Food for the soul, straight from the soul
Food for the soul, straight from the soul
|Soul food cook’s expertise can be traced back to dad’s garden, mom’s kitchen
Atlanta, Ga – It was a dream that would grow for six decades, taking
root alongside collard greens and black-eyed peas in her father’s
vegetable garden in rural Georgia in the 1940s.
It was there that Louise Holmes was introduced to the home-grown
produce that was often paired with the soul food classics, like crispy
fried chicken and catfish, beef stew, meat loaf, barbecue chicken and
ribs, that were served at family dinners.
It was in a cramped kitchen inside her family’s three-bedroom home
where Louise Holmes began her culinary training in a style of cuisine
that remains an enduring part of black culture.
Watching her mother make meals of neckbones, collard greens, rice and
cornbread for her and nine siblings, Louise Holmes was able to learn
how to create dozens of dishes rooted in African American history
without ever scribbling down a single recipe. The history of soul food
is an oral one, with recipes passed down from generation to generation
Dating back to the days of American slavery, the first soul food dishes
were invented when African Americans combined leftover meats discarded
by plantation owners with produce they cultivated in their own
Louise Holmes’ knowledge of soul food came to her much the same way,
making do with what was available on the Girard, Ga farm her family
worked and lived on and transforming those resources into fortifying
and flavorful sustenance for the family of 12.
Lard from the hogs and milk from the cows they raised on the farm were
the primary ingredients in her mother’s biscuit recipe because they
were abundant. Flour and sugar were used more sparingly.
At the age of 21, Louise married James Holmes, a self-educated
mechanic, and moved less than 25 miles west to Waynesboro. While her
husband worked as a full-time machinist at a cookie manufacturing
factory and a part-time car mechanic, Louise Holmes put her best skills
to use cooking in a school cafeteria and a hotel restaurant called
Townhouse in neighboring Augusta.
But Louise Holmes stepped out of the food service industry to become a
stay-at-home mom after giving birth to her seventh child, a daughter
who was born with a muscle disorder.
But when Louise Holmes wasn’t tending to her children, she was back to
growing black-eyed peas and collard greens and cooking soul food dishes
for her family.
She often wondered if she could ever make a living serving the same
soul food cuisine that her family savored so much. More than a decade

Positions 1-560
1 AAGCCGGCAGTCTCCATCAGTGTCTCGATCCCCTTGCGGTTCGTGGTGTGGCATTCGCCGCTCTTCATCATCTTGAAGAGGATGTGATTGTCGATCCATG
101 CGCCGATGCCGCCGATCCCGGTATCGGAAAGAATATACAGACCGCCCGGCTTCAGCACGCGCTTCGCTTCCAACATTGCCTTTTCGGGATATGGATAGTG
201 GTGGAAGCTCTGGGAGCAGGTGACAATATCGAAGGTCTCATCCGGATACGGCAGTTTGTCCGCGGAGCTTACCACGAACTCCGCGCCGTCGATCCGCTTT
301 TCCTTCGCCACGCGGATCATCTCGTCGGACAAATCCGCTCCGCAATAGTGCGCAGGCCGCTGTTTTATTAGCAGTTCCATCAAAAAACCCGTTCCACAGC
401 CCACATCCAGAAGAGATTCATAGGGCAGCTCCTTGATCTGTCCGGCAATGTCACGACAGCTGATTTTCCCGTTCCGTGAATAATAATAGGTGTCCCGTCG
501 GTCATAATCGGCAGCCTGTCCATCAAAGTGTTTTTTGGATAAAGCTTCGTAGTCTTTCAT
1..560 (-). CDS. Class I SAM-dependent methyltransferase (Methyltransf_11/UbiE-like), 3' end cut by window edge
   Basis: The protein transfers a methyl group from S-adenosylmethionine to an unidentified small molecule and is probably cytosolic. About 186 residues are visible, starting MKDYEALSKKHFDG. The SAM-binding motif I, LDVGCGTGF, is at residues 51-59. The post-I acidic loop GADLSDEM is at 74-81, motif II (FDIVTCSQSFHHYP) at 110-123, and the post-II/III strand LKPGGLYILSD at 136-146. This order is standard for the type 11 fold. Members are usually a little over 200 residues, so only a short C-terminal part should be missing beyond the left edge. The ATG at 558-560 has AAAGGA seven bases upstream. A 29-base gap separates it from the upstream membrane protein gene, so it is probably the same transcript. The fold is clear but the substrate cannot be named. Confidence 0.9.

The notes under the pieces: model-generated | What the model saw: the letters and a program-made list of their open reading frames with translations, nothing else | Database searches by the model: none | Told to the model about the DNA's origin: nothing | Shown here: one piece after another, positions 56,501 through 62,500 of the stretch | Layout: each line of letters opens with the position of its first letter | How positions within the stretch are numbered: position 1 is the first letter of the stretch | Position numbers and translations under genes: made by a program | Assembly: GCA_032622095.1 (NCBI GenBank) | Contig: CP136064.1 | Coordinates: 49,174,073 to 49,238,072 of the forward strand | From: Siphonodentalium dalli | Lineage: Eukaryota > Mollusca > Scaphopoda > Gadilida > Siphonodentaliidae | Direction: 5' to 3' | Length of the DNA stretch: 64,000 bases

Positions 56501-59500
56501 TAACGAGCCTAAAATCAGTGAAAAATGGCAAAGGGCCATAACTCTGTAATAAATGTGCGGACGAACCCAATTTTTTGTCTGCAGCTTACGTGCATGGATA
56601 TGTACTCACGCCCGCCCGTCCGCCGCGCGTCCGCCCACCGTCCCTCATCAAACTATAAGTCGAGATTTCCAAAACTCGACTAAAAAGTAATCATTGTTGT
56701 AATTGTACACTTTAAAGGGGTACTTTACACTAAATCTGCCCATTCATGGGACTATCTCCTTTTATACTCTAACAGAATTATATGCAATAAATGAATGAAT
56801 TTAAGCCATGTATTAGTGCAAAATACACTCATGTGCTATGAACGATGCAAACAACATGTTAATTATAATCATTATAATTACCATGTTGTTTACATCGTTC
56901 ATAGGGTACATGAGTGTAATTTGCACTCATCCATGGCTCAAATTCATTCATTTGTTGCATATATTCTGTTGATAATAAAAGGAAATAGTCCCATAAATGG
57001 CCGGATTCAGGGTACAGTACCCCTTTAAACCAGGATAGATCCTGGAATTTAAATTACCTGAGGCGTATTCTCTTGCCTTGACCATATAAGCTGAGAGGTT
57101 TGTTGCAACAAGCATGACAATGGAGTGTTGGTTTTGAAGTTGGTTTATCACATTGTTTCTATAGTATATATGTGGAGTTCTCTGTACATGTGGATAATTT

passed before she decided to find out.
Louise Holmes took out a loan and sunk a significant portion of her
family’s savings into a catering service named after her youngest
Founded in 1997, Kayla’s Catering in Augusta was almost an immediate
success, and Louise Holmes’ cooking was always in demand at weddings,
family reunions, birthday parties and business luncheons.
It wasn’t long before she earned the loyal patronage of the Blue Cross
Blue Shield business complex. The company hired her to bring in
breakfast and lunch several times a week to sell inside their employee
In 2004, Louise Holmes’ business-minded daughters decided their
mother’s cooking would fare well in other markets, too. They began
laying the groundwork to help their mother open the soul food
restaurant she always dreamed of owning.
Tammie Holmes, who has a master’s degree in computer information
systems, and Charla Holmes, who is a registered nurse, scouted several
sites for her restaurant and discovered an ideal location along a
heavily traveled road in midtown Atlanta, a refurbished Krystal fast
The caterer and longtime cook agreed to her daughters’ plan, and Louise
Holmes opened her soul food restaurant Louise’s at 428 Ponce de Leon
Ave in April.
“We’re in this together, as a family, and to see my dream of owning and
running my own restaurant come true with them by my side, that’s really
the dream come true,” Louise Holmes said.
Co-owned by Louise, Charla and Tammie Holmes, the cafeteria-style
restaurant features a rotating menu of traditional recipes that Louise
Holmes has been cooking for her nine children and husband for decades,
including oxtail with homemade gravy, fried catfish, liver, rutabaga,
lima beans and turnip greens.
One of the eatery’s signature menu items is hickory and charcoaled
smoked barbecue ribs. The barbecue sauce used for the ribs is known as
“Leroy’s barbecue sauce,” a three-generations-old secret recipe
developed by Louise Holmes’ father, Leroy Scott.
“People who come in and eat here say it reminds them of their grandma’s
cooking, and that’s what keeps them coming back,” Tammie Holmes said.
On any given day, you’ll find at least one Holmes family member,
Louise, Tammie, or Charla, with serving spoon in hand, waiting to heap
more-than-filling portions onto a guest’s plate.
While Louise Holmes feels fortunate to own a restaurant with her daughters, the business venture requires sacrifice.
For the first time, Louise Holmes lives apart from her husband of 40 years.
Her husband remains in Waynesboro working for the same factory he’s been employed with for 43 years.
Most days of the week, Louise Holmes stays with Tammie, who lives in Atlanta.
Louise and James Holmes devote Sundays to church and each other, the only day the restaurant is closed for business.
“He’s always been a good father and a good provider,” Tammie
Holmes said of her father. “They take turns visiting each other in
Waynesboro and Atlanta, and are very much each others biggest
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